The worst possible residential plumbing emergency is the flooding of a septic system. It causes a mess that could cost you plenty of money and time in repairs and renovations. If your home or the surrounding area around your septic system experiences flooding, it may result in the waterlogging of your entire system.
Whether this occurs due to the development of leaks in the lids, saturated drain fields, or rising groundwater entering the inlet or outlet, flooded septic systems are every homeowner's worst nightmare. You need to prepare for this eventuality as a septic tank owner because almost all of you experience it at some stage.
The extent of the flooding depends on the system's elevation in relation to the lowest drains or toilets. The flooded system may result in sewage backing up into the bathrooms and invading your home. In this worst-case scenario, you're going to be spending plenty of renovations to get the smell and bacteria out of your home.
If your septic system backs upon you, make sure you have a plumbers number handy to call for immediate help. Most plumbing services will run a 24-hour emergency service that deals with these situations in your time of need.
What Is the Risk to the Septic System with a Flood?
During flooding scenarios, most septic tank systems don't experience any damage to the components. Most of the tanks are subterranean installations, and leaks that allow floodwaters to enter the system may result in debris and silt entering the system, damaging other components.
Inundated septic tanks experience leaking through various openings, such as maintenance hole covers, the outlet, and inlet pipes, or even the tank covers. These leaks can cause clogs in the drain field if soil and silt enter the system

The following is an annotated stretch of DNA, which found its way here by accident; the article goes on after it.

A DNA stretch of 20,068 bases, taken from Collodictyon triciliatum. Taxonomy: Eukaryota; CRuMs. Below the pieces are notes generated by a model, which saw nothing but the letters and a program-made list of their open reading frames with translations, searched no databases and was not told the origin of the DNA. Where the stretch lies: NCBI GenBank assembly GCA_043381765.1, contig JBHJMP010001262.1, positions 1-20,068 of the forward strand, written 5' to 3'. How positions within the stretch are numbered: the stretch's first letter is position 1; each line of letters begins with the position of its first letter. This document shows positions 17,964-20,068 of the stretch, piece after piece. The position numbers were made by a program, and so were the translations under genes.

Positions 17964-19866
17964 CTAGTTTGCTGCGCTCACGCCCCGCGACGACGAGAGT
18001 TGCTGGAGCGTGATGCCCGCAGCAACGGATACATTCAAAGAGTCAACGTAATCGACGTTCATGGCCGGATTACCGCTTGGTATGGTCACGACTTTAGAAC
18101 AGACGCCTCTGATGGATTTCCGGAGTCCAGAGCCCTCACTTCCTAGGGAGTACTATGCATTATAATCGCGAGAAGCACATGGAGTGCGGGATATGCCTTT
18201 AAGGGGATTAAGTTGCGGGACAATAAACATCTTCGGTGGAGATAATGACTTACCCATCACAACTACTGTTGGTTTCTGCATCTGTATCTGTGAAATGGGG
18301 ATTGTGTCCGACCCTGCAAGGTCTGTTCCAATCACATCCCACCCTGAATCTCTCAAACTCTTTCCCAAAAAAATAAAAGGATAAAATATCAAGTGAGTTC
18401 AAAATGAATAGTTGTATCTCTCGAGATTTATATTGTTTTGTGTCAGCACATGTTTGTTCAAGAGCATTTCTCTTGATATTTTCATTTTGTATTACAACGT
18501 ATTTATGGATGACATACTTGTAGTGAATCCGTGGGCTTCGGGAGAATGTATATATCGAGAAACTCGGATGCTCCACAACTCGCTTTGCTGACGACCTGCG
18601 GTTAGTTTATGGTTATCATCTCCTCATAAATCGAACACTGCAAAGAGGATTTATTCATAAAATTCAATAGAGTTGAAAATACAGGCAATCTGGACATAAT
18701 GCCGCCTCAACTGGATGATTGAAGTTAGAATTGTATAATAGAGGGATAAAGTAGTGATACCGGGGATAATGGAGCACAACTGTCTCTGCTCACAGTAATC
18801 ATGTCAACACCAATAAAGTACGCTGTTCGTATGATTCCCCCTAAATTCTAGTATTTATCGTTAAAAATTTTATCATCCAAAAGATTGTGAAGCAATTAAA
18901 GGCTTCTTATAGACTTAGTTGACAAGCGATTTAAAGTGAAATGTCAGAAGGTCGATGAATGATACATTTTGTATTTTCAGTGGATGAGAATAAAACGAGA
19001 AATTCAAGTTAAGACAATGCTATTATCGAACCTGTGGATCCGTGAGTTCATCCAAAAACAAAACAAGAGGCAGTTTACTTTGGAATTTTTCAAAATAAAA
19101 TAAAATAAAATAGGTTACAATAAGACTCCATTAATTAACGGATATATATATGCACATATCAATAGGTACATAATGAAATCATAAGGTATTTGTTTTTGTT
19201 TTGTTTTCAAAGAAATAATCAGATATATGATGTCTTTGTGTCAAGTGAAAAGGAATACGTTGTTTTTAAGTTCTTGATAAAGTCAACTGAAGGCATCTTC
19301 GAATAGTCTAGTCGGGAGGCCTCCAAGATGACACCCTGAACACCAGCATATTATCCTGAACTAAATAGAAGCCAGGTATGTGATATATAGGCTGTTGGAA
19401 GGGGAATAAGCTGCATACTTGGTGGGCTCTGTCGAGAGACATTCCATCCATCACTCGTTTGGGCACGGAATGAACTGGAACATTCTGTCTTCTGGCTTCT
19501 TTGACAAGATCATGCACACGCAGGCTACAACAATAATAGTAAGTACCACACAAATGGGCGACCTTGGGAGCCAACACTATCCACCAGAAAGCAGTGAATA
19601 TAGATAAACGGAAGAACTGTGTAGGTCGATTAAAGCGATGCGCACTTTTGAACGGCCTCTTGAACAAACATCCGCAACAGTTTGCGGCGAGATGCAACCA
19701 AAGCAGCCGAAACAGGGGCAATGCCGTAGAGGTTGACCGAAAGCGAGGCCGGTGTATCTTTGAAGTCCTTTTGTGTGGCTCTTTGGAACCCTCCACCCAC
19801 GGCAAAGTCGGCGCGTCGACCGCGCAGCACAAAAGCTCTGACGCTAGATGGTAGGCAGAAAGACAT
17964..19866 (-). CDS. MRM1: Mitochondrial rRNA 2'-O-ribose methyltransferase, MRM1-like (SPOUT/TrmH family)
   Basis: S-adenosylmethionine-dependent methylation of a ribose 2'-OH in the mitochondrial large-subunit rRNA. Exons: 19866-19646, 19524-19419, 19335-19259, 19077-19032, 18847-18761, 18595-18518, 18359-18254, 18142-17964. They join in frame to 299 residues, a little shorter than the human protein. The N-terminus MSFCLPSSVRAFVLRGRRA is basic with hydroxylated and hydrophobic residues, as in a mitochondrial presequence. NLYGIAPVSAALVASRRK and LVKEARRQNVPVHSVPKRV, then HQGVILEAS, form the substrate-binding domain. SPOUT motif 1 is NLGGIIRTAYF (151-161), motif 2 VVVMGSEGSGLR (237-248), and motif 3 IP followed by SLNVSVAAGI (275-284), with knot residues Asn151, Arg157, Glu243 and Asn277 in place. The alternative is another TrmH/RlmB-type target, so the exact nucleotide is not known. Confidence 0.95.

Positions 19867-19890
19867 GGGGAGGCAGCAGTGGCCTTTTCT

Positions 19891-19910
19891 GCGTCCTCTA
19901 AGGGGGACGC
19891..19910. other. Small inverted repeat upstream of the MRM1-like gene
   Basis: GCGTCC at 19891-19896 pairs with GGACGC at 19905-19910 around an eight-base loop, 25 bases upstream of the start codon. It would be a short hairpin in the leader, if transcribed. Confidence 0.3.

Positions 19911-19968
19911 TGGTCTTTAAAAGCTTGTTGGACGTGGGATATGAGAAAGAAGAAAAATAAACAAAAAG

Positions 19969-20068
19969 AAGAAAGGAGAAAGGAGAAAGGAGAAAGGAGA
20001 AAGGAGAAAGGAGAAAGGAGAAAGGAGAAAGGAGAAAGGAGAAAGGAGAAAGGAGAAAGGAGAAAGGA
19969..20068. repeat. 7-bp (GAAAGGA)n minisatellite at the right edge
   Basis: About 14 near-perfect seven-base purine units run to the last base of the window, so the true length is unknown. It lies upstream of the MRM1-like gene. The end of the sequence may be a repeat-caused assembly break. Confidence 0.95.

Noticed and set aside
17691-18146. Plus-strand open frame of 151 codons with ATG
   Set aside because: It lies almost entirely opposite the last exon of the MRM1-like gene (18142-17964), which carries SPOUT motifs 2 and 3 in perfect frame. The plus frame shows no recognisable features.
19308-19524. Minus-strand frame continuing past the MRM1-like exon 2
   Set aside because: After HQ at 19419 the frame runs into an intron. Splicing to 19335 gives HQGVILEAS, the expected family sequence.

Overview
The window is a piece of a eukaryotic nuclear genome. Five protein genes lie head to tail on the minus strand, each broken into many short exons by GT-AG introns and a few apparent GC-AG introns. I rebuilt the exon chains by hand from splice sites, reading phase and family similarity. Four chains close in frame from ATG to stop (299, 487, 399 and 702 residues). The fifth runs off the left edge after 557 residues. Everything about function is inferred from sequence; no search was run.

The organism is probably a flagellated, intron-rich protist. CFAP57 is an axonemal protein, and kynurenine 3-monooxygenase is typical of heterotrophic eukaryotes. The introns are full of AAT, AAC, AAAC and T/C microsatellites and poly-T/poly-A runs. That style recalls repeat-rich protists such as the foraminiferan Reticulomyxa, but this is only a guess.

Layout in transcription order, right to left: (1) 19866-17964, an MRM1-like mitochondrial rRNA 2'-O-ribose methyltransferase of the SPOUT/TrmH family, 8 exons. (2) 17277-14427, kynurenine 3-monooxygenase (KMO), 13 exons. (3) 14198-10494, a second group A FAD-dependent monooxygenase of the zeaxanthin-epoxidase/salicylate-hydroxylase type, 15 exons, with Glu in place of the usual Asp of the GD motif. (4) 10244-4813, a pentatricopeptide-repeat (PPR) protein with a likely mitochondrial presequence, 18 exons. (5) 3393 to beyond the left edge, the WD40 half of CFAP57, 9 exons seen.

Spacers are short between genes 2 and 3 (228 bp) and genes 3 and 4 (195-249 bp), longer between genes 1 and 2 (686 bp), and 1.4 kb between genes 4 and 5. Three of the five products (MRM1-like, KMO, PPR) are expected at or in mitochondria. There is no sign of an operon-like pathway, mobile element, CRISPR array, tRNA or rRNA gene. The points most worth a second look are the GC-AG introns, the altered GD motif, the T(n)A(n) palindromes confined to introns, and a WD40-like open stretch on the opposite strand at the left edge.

Influxes of water to the septic system results in the rising of the layers of floating solids, causing blockages in the pipes. Water from flooded drain fields may, therefore, flow backward into your septic tank.
All these issues combined can cause slow-running drains and prevent your toilets from flushing correctly. In more severe circumstances, it may cause the backing up of sewage into your home.
What Do You Do If the Septic System Floods?
When flooding conditions occur, you need to stop your home's water consumption immediately. That means turning off the water at the mains as soon as possible. Look for the mains near the house's front walls on homes with basements and outside the boundary walls for homes built on concrete slab foundations.
Flooded systems might not allow you to run sinks or flush your toilets until the floodwaters recede. If the flooding is severe, you might have to consider evacuating your home until the floodwaters subside.
Even if your home submerges during a flood, make sure you conserve your water usage as much as possible.
Things not to Do in a Flood
- Don't pump out the septic tank while the groundwater conditions are still high.
- Some old tanks might collapse, and recent installations might float to the surface.
- Don't compact soil over the drain field by driving heavy machinery over it.
- Don't try to disconnect anything – call a professional for help.
Things to Do in a Flood
- Continue to conserve your water usage, even as the floodwaters recede.
- In flooded conditions, the tanks will be under extreme stress. This situation goes even if they are subterranean installations. Therefore, you won't get the same functionality out of the tanks.
- Limit the flushing of toilets and the use of sinks. Stop showering and bathing for a few days if possible, to help the system dry out.
- Stop doing laundry and running the dishwasher for a few days.
- Make sure you check all the electrical connections to your home.
- Clean any affected areas of your home using antibacterial products, or book a professional cleaning service.
- Have a professional inspect your plumbing and electricity before getting back to using the amenities of your home.
Let the Professionals Do the Work
If you're involved in flooding, make sure you contact your local plumber immediately. A professional service will know how to handle the emergency, ensuring that the septic system does as little damage to your home as possible.
A professional service gives you everything you need to claim from your insurance company. You'll get a scope of work and an itemized invoice to show the insurance company on your claim. Always ensure that you're dealing with a reputable plumber. Check to see they have the correct insurance and licenses to operate in your area.